HR Management & Compliance

Brand for Talent: Attract the Best

On the one hand, we see businesses looking for "consumers of work" with new habits to understand and new appetites to satisfy. But on the other hand, we see tired talent strategies that no longer attract the new jobseekers, says Libby Sartain.

Brand for Talent, Sartain’s new book co-written with consultant Mark Schumann, maintains that to attract the best employees, you must work diligently on building and maintaining your company’s "talent brand."

Sartain has a strong reputation in brand building as the former CHRO of both Yahoo! and Southwest Airlines.

In the book, she suggests that your talent brand must:

  • Appeal to the consumer who has been trained to make decisions by the brand.
  • Help a business market each touch point of its employee experience.
  • Position the leadership of the business to be key "poster children" of what the brand stands for.
  • Shape the products, services, and experience the business offers to workers.
  • Be a "lens" through which each product and service can be developed as well as marketed.
  • Be THE strategic tool for a company to attract and retain people.
  • Help you to survive social media.

The book proposes seven "essentials" for building a great talent brand.

Essential 1: Wake Up

It’s a new ball game. The new employee or "consumer of work," as Sartain and Schumann say, orders work the same way as ordering a product or service. In a marketplace where knowledge is power, the information a potential worker can seize gives him the upper hand with a potential employer. Here’s what they’re looking for:

Expectations. Consumers of work look for a work experience, not a job. They expect the transaction to be flawless.

Career. New consumers of work walk into a company fully expecting a complete program of how a career will develop, how performance will be managed, how pay will increase, and how work and life will balance.

Engagement. The new consumers of work will expect to be a part of the action at work. They want an experience, to be involved in what the business is doing, and to be a voice that is heard. But, they are also looking for fun. Work/life balance is an expectation, not an option.

Connection. The new consumers will be in contact with colleagues and friends. They will rely on social media sites to discuss companies, jobs, career advice, and work stories. They will collect feedback and guidance from all the "experts" in cyberspace.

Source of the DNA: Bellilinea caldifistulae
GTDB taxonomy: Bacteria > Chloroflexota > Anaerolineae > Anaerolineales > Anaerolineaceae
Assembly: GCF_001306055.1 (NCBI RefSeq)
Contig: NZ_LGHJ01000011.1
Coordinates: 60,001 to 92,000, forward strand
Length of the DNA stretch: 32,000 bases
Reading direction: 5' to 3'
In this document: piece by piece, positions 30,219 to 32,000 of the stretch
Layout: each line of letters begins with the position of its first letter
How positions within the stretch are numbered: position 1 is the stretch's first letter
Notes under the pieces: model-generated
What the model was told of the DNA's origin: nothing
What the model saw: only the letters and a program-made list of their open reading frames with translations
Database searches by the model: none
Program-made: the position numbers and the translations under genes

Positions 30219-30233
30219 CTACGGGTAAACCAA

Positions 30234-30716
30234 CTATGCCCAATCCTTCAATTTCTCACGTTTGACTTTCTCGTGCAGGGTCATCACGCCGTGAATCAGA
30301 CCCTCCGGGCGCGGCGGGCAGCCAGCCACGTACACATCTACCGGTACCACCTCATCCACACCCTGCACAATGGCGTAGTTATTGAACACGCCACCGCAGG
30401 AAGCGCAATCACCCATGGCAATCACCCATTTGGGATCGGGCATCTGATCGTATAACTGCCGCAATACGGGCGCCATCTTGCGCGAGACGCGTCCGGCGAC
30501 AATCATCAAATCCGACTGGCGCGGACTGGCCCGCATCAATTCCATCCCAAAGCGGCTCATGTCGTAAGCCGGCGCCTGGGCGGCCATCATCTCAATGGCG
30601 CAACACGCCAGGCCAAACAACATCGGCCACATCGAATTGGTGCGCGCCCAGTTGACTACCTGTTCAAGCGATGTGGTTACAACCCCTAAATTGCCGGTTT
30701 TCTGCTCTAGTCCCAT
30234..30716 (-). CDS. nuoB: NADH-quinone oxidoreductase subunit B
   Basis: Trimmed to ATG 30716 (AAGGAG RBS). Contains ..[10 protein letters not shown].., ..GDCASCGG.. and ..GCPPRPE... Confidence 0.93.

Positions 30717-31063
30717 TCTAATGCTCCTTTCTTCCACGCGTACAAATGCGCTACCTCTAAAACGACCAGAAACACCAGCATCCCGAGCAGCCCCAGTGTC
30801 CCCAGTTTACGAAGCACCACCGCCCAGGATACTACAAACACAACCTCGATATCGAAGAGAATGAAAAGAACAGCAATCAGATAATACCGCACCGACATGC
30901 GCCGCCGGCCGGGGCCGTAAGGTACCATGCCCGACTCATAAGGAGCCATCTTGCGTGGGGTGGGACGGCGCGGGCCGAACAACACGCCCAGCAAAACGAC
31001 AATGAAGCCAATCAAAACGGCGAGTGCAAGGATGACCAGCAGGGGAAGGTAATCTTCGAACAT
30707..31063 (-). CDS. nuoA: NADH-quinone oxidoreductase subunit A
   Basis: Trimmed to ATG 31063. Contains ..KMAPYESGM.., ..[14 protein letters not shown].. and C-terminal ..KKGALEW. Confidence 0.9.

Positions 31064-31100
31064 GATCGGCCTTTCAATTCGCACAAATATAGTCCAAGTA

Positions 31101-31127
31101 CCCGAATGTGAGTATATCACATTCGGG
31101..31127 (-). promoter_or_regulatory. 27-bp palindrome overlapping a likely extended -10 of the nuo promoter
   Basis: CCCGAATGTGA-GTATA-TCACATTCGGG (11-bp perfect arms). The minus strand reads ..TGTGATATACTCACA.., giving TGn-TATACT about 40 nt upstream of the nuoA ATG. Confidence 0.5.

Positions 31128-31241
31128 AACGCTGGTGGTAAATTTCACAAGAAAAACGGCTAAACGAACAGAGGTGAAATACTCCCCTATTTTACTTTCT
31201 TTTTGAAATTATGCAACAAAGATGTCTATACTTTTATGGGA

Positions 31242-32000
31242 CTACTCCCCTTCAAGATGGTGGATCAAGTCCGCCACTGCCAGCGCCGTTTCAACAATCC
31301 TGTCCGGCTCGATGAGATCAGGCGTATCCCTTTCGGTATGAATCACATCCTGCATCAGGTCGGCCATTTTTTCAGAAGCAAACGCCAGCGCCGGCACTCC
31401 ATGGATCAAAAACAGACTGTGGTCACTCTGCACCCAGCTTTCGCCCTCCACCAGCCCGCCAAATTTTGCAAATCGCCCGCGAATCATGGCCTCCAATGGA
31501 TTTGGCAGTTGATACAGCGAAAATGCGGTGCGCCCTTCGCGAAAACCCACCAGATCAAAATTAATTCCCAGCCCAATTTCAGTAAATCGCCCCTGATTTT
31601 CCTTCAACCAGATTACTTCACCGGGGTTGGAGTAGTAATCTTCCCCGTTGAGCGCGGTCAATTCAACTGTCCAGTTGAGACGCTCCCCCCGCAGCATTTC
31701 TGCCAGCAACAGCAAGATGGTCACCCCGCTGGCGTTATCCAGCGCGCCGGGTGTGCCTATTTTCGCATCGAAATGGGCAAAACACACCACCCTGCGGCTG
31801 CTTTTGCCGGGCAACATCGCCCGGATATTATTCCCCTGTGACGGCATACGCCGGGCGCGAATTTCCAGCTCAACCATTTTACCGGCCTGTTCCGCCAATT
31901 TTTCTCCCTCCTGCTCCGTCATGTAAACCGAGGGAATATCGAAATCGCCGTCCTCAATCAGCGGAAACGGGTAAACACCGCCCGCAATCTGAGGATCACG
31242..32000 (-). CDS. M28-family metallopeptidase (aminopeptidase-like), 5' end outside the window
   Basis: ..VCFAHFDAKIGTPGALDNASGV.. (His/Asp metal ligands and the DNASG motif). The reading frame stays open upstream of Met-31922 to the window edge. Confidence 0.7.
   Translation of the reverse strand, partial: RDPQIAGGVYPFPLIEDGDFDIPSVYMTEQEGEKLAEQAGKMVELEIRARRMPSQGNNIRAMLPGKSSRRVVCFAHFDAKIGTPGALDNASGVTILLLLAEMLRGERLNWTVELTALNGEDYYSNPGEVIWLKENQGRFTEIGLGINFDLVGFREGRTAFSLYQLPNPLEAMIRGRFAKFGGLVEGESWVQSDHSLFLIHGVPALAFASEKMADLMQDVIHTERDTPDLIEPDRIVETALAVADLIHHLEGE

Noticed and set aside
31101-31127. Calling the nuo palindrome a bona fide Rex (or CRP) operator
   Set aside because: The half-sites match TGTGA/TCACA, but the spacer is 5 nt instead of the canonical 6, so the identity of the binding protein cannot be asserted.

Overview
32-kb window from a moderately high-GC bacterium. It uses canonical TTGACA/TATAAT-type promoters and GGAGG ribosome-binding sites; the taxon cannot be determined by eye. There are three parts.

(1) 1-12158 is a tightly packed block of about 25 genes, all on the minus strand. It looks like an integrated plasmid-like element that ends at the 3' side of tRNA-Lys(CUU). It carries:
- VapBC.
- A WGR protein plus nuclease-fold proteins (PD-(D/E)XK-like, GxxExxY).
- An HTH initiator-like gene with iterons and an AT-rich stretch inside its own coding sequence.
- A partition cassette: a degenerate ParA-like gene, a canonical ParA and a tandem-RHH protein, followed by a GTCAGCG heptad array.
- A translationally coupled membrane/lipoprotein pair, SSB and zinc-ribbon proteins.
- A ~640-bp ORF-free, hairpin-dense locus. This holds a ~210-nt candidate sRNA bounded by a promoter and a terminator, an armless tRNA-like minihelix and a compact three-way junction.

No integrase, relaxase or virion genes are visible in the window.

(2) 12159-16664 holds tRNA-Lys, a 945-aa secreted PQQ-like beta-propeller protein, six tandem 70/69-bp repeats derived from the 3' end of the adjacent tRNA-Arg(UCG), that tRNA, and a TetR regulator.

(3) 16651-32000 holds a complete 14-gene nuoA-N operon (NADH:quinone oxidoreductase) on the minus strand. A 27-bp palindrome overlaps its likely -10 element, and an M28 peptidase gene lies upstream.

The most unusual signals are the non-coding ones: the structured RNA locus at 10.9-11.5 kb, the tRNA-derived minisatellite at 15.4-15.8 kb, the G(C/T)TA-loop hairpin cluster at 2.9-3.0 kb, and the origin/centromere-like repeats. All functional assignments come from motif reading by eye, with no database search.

Authenticity. The new consumers will demand authenticity in the work experience. They will sense a fake attempt to sell authenticity, or a "plastic fantastic,” as the book says.

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Essential 2: Look Ahead

Tomorrow’s work will be more flexible than it has been in the past, and it will be harder to find talented workers. That’s where the employer brand makes a difference.

In the new marketplace for talent, speed will be everything. The organization that uses its talent brand to create demand as a place to work will be first in line to become a magnet for workers.

Essential 3: Create

A company must aggressively market its employer brand to each segment of worker it needs to deliver what the business promises.

To brand for talent is to have the discipline to develop a precise, results-oriented marketing strategy to reach specific segments of potential workers, to market an organization as a place to work, and to create demand in order to find, keep, and engage people to do the right work at the right time with the right results.

Essential 4: Segment

An organization must market its talent brand to the specific segments it seeks to attract and retain.

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Essential 5: Implement

Any brand, whether for a product, a service, a house of worship, or a place of work, must jump a series of hurdles to motivate a consumer to take action:

  • The brand must be recognized.
  • The brand must be believed.
  • The brand must be personalized.
  • The brand must be remembered.

In tomorrow’s Advisor, we’ll discuss two more essentials, look at Sartain’s vision for your talent brand, and look at an indispensible source of HR policies.

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